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Part 3: Property proceedings during the COVID-19 pandemic

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Now, let’s get straight to the point….. There is no need to explain the potential impact of COVID-19 on the economy. It has already been seen around the world with a significant impact on share prices, property values, superannuation and employment. This will have an impact on Family Law Property proceedings. 

This blog, which is split into 3 brief parts, does not intend to provide advice, as clearly such advice is entirely dependent on the precise circumstances of your matter. However, there are some general principles that you need to consider in light of the current pandemic.

Part 3(A): Valuations and Agreements

The Asset Pool

The first step of the Family Court’s “4-Step Approach” is to establish the asset pool available for division.  While this is always a moving beast in the best of times, the implications of COVID-19 will have ramifications that will influence, and potentially change, the appropriate approach required for property matters. 

Generally, the Court will utilise the value of assets as at the time that the matter is decided. This means that, even if you separated 3 months ago, the Court will adopt the value as at the time of Trial, which may be some time in the future. As such, your duty of disclosure requires you to continuously provide updated information regarding the value of assets and liabilities. This may include bank account, superannuation or share portfolio statements, which are easily updated throughout your matter and during this turbulent economic time.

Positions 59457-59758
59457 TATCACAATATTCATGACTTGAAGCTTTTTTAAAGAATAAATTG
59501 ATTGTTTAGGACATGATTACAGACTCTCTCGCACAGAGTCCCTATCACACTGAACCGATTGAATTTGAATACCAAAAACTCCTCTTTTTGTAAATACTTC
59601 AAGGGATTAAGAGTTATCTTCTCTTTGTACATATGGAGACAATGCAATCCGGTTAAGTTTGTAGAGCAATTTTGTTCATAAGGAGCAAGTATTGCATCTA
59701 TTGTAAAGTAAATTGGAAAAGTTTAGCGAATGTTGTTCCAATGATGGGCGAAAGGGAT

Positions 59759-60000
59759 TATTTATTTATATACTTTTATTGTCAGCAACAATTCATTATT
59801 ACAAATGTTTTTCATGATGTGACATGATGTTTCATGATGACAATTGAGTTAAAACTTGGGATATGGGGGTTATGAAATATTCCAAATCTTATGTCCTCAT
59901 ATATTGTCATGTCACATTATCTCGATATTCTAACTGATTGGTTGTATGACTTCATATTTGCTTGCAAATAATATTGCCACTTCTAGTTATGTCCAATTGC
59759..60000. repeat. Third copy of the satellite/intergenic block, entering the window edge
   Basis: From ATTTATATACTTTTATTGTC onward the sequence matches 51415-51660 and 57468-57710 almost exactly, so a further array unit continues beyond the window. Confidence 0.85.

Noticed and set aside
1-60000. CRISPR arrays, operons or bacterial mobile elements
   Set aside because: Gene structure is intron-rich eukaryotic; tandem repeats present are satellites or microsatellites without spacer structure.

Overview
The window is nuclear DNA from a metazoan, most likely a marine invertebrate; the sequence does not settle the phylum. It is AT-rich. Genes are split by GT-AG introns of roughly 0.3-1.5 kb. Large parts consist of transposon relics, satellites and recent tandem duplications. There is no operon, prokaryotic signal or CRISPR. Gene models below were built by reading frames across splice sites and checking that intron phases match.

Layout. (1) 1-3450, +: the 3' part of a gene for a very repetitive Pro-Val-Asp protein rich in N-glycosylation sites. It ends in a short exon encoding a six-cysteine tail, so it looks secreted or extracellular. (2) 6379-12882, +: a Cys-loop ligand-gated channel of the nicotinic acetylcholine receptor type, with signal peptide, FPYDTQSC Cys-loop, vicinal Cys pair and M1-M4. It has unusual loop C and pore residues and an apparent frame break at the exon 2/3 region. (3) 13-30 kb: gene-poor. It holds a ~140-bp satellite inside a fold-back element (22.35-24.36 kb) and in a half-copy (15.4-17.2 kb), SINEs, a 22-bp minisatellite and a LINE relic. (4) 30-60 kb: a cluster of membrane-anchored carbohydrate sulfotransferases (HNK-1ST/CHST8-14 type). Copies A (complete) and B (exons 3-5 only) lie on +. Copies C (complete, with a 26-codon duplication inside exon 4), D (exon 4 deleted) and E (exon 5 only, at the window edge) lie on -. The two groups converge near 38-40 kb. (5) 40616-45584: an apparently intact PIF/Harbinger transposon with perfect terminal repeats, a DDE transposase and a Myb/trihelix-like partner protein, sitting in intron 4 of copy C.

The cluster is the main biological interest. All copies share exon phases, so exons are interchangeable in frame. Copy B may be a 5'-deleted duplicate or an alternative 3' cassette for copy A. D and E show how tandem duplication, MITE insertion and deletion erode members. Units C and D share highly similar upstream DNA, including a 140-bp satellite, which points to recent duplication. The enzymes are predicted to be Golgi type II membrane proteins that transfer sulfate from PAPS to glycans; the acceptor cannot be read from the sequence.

However, other assets, such as businesses or property, are much more difficult to continuously provide information to substantiate their value. Accordingly, valuations play an important role in that process.  These valuations, particularly those for complex businesses, can cost a significant amount of money and take time to prepare. The long-term impact of COVID-19 on the value of businesses and property is not yet known. Additionally, the impact of COVID-19 on the potential delay with the Court system is not yet known. As such, the timing for valuations and when to provide updated information regarding the values of assets is a decision that needs to be considered carefully, with the assistance of your legal team. 

But what if you already have filed documents, or otherwise reached an agreement with your former spouse, as to the value of assets? Is that value still accurate and is that agreement still equitable? If the Court were to make Orders based on those values, would you actually be able to implement the Orders? 

For example, let’s say you and your spouse agreed a month ago that in exchange for you keeping shares in your employer’s company, or retention rights, you would pay a lump sum of $50,000.00.  Let’s say those shares and rights were worth $100,000.00 then, but as at today, they’re only worth $25,000.00. Is $50,000.00 still a reasonable and equitable amount for you to pay? 

This is just one example, but others may include the ability to raise a lump sum in this market, the ability to refinance in a certain timeframe and of course, the division of Superannuation where dollar amounts are adopted, and the Fund is largely comprised of shares.  

All these situations need to be addressed by a lawyer with the experience and expertise to answer difficult questions at difficult times.